The Sound Lab Foundation, together with the Friends of the Connecticut College Library, is sponsoring a visit to Connecticut College by Scott Weidensaul. Mr. Weidensaul is the author of more than two dozen books on natural history, including Living on the Wind: Across the Hemisphere with Migratory Birds, a finalist for the Pulitzer Prize in 2000, and The Ghost with Trembling Wings. He most recently published the new comprehensive "Peterson Reference Guide to Owls of North America and the Caribbean" and contributed to The Living Bird, a collection of photographs and essays marking the 100th anniversary of the Cornell Lab of Ornithology.
Mr. Weidensaul's lecture is entitled Birds of a Feather: A (Brief) History of American Birding. From the moment Europeans arrived in North America, they were awestruck by a continent awash with birds – great flocks of wild pigeons, woodlands alive with brilliantly colored songbirds. Mr. Weidensaul will trace the unpredictable history of bird study in America, from frontier ornithologists (one of whom barely escaped pursuing Apaches with a precious hawk egg hidden in his mouth) to society matrons who organized the first effective conservation movement; from luminaries like Alexander Wilson (a convicted libeler) and Audubon (an accomplished liar) to modern geniuses like Roger Tory Peterson. Based on his book "Of a Feather," this whirlwind history shows how ornithology and birding grew from eccentric hobbies into something so completely mainstream they're now (almost) cool.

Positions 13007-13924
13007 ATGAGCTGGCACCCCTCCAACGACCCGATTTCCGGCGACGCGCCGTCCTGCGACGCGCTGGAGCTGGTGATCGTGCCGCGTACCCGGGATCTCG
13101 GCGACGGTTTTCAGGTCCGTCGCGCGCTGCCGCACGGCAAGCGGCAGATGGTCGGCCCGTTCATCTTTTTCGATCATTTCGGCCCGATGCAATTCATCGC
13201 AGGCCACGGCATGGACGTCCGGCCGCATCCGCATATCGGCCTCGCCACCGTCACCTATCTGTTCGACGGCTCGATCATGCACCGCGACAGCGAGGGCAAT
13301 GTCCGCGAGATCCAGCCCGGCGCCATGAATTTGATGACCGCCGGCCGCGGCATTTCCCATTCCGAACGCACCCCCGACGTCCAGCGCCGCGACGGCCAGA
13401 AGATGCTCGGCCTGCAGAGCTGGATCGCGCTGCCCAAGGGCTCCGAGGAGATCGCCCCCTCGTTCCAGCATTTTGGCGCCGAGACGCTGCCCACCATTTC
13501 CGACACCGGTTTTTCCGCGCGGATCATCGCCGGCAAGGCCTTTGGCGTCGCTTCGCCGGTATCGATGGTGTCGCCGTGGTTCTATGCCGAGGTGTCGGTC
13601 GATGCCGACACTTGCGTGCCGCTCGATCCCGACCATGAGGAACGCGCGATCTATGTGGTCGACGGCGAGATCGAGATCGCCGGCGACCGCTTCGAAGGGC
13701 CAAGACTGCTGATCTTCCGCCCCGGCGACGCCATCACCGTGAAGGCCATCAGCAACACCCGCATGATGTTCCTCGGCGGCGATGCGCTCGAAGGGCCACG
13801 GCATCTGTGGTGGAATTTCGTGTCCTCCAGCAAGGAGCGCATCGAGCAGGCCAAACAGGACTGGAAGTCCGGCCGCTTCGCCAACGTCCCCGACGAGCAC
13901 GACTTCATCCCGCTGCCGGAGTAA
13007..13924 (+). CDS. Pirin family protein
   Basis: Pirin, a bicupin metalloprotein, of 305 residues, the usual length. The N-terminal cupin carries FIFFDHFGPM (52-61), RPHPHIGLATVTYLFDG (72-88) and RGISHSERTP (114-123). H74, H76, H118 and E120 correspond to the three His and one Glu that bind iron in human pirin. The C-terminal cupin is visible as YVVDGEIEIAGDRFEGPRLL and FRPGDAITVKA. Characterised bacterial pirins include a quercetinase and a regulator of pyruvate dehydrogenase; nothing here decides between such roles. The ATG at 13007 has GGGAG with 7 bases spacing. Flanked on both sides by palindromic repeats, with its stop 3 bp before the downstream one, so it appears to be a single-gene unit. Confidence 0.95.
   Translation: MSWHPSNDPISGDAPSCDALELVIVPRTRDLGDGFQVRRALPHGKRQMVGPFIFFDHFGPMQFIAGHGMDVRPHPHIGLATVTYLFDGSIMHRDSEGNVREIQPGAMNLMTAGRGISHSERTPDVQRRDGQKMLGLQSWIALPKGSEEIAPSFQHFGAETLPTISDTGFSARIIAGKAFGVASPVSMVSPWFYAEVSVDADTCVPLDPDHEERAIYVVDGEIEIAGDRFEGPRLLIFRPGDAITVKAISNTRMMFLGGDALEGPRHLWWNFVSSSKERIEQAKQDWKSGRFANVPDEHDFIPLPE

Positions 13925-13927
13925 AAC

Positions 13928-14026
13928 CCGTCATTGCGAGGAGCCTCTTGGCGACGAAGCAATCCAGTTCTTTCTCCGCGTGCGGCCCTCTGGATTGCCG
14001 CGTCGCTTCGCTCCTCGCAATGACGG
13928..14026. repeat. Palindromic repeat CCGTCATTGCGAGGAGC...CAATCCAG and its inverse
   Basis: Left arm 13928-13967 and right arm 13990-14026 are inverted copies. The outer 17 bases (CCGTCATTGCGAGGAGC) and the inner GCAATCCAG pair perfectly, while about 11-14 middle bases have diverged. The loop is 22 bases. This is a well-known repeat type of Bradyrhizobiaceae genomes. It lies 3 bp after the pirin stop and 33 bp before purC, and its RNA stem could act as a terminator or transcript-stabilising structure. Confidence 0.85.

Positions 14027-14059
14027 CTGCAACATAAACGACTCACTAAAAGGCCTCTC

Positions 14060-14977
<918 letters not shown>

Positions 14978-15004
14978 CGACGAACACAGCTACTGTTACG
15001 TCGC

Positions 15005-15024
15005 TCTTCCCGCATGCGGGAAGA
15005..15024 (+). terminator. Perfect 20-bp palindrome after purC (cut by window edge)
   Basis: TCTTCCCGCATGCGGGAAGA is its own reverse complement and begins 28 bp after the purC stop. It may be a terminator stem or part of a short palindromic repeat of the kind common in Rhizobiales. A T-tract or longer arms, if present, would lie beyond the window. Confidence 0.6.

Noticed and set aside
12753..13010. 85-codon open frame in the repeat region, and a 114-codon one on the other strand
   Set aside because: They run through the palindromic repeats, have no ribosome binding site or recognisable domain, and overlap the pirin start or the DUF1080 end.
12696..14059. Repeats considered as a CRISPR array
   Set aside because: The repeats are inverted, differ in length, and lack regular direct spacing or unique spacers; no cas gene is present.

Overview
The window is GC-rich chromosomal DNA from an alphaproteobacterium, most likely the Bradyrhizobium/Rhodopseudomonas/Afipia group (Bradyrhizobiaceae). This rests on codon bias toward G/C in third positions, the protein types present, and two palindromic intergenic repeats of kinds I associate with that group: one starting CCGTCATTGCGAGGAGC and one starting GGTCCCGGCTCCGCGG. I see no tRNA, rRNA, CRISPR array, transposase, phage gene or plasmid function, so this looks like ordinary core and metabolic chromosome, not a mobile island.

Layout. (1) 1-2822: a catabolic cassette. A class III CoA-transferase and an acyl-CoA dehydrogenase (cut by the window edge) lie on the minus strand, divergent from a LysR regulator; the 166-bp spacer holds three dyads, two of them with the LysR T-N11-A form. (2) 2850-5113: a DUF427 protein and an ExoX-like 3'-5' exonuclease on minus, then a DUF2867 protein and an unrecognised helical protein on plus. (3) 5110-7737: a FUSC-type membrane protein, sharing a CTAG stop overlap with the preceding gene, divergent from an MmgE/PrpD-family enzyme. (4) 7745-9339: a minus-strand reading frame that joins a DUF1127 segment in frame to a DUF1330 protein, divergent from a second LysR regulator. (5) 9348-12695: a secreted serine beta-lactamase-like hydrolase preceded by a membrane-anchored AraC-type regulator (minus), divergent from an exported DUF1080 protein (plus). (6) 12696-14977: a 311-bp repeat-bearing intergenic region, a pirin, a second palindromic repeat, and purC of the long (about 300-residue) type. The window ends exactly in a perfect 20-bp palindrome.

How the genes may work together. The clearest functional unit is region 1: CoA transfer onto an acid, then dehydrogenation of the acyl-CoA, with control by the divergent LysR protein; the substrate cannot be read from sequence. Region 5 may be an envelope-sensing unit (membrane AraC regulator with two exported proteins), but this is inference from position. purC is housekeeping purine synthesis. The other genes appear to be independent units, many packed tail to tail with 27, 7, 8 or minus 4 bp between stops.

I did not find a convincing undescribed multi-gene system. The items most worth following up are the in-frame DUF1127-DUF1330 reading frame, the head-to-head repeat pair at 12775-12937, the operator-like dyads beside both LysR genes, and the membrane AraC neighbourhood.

You can also listen to an interview with Scott Weidensaul conducted last year by Terry Gross on NPR's Fresh Air.
The Sound Lab Foundation lecture will take place on Wednesday, November 9 at 4:30 pm in the Ernst Common Room, Blaustein Hall, on the campus of Connecticut College. A reception open to all will follow the lecture, which is free and open to the public.